Explore and understand the details of water requirements for a VA loan. Learn how these regulations impact your eligibility and ensure a safe, sustainable home for Veterans.
VA loan water test requirements are in place to ensure the home meets VA Minimum Property Requirements (MPRs) and is safe for the Veteran to live in. VA MPRs stipulate that the water in the home, used for drinking, washing and other domestic purposes, must be safe for consumption.
The protocols involved differ depending on whether the water comes from a public supply or a private source such as a well or cistern. When the water is from a public supply, the process is often straightforward, as these sources are typically regulated by local or state authorities. Thus, little work is needed since they are presumed to be safe and reliable.
For properties that depend on a private well or cistern, the VA well water testing requirements become applicable. These are more detailed, requiring specific tests to confirm the water is free from harmful contaminants and is safe for consumption.
The specifics of these tests can vary but usually include checks for bacteria and certain chemicals. It's worth noting that the VA does not mandate properties to be connected to a public water supply to qualify for a VA loan. Therefore, homes serviced by private wells or cisterns can also be eligible, provided they meet the VA well water testing requirements.
When it comes to water testing, the VA doesn't look for any specific element per se. Their primary objective is to ensure the water supplied in the borrower's home complies with local guidelines. The fundamental principle here is to guarantee that the water is safe for all household uses, thereby protecting the health of the borrower and their family.
The water system in question should meet the requirements established by the local health authority. If there are no specific guidelines established at the local level, the standards set by the state health authorities are applied. In a scenario where no state requirements exist, the water system must then meet the criteria outlined by the Environmental Protection Agency (EPA).
VA appraisers will assess the water quality as part of looking for the MPRs in the appraisal of the property. The property’s water is checked within the overall evaluation of the property all at once.
These water testing guidelines are in place to ensure that the borrower's health and well-being are not jeopardized. It's an integral aspect of the VA's commitment to safeguarding borrowers, ensuring that they can enjoy their new homes without worrying about the quality of their water supply.
Homes that rely on a private well for water must follow specific VA well water testing requirements. These requirements are designed to ensure that the water is free from harmful substances and is safe for consumption:
If you have a private well, you must:
It’s important to know the loan must close within this 90-day period for the test to be considered current. If the closing extends beyond this timeframe, a new water test may be required to meet the VA loan MPRs. These requirements are part of the VA's effort to uphold the quality of living standards for Veterans and their families.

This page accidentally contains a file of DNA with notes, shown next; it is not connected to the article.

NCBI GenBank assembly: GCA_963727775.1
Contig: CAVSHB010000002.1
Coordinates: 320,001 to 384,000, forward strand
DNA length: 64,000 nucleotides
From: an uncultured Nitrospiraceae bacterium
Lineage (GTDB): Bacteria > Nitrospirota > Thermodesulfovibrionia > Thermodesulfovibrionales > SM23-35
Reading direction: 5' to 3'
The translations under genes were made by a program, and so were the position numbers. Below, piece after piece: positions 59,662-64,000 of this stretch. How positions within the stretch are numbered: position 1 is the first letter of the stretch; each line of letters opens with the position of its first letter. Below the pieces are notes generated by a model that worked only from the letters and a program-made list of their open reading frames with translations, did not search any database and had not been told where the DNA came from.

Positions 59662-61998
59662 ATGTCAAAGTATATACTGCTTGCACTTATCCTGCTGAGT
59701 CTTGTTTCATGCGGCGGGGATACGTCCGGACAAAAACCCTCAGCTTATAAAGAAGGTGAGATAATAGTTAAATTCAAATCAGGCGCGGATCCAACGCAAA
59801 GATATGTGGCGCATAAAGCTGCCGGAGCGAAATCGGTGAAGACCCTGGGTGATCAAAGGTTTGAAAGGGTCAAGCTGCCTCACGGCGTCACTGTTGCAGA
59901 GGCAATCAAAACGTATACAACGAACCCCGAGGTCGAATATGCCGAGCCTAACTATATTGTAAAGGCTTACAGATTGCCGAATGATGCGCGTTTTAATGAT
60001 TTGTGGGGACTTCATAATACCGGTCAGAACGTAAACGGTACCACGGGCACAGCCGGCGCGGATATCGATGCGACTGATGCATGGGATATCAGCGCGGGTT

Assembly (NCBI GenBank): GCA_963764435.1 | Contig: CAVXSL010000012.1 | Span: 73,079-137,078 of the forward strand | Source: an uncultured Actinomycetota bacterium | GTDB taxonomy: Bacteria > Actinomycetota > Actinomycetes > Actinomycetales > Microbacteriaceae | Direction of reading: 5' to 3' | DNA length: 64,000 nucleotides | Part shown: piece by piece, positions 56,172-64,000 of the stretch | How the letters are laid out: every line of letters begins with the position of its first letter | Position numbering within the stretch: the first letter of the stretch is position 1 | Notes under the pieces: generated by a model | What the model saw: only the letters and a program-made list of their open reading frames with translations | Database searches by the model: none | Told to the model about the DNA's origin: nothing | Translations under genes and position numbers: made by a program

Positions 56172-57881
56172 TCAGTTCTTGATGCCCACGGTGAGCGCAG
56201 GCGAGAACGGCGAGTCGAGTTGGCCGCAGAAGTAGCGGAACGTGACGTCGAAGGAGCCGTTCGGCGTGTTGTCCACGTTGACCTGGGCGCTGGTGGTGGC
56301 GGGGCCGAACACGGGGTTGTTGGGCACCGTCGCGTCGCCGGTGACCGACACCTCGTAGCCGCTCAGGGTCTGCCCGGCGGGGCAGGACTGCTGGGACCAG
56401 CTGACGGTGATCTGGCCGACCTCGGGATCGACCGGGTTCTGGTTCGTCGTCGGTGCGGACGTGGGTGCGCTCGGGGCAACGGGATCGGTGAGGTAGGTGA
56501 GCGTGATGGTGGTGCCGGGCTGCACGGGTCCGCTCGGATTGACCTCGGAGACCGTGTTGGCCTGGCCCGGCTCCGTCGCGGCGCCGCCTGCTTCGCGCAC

In the case of a shared well, beyond passing the standard water test, it must also meet certain performance criteria. These additional tests are designed to confirm that the shared well has the capacity to adequately support all parties that rely on it. This ensures that all households using the well have a consistent and sufficient supply of water.
On the other hand, shared cisterns are subject only to the standard water test. They do not need to meet the additional capacity requirements applicable to shared wells. The primary concern is confirming the water quality and safety for all the households drawing from the cistern.
One common requirement in both cases is the potential necessity of a 'hold harmless' agreement. This is a legal document that the VA may require borrowers to sign, which essentially absolves the VA of any responsibility for potential risks associated with shared water sources.
By signing this agreement, borrowers acknowledge these risks and agree not to hold the VA accountable for any issues that may arise from using shared wells or cisterns.
Encountering a situation where the well or cistern water doesn't meet the VA's requirements can be a setback, but it's important to know that there are steps you can take to fix this.
If a water sample from a private well or cistern fails to pass the required water test, it indicates the presence of harmful contaminants that make the water unsafe for consumption. The immediate course of action in such scenarios is to treat the water source to eliminate or reduce these contaminants.
The specific treatment method may vary depending on the type and concentration of contaminants present. Treatment methods can include filtration, disinfection or the use of chemical treatments. In many cases, it might be necessary to engage the services of a professional water treatment company to ensure the treatment is effective and safe.
Once the water source has been treated, it must be tested again. The water test must show that the water is now safe for consumption before the property can meet the VA's water safety standards.
It's worth noting that this process of treating and retesting may need to be repeated until the water meets the required standards. It's an essential step in ensuring the health and safety of all those residing in the home.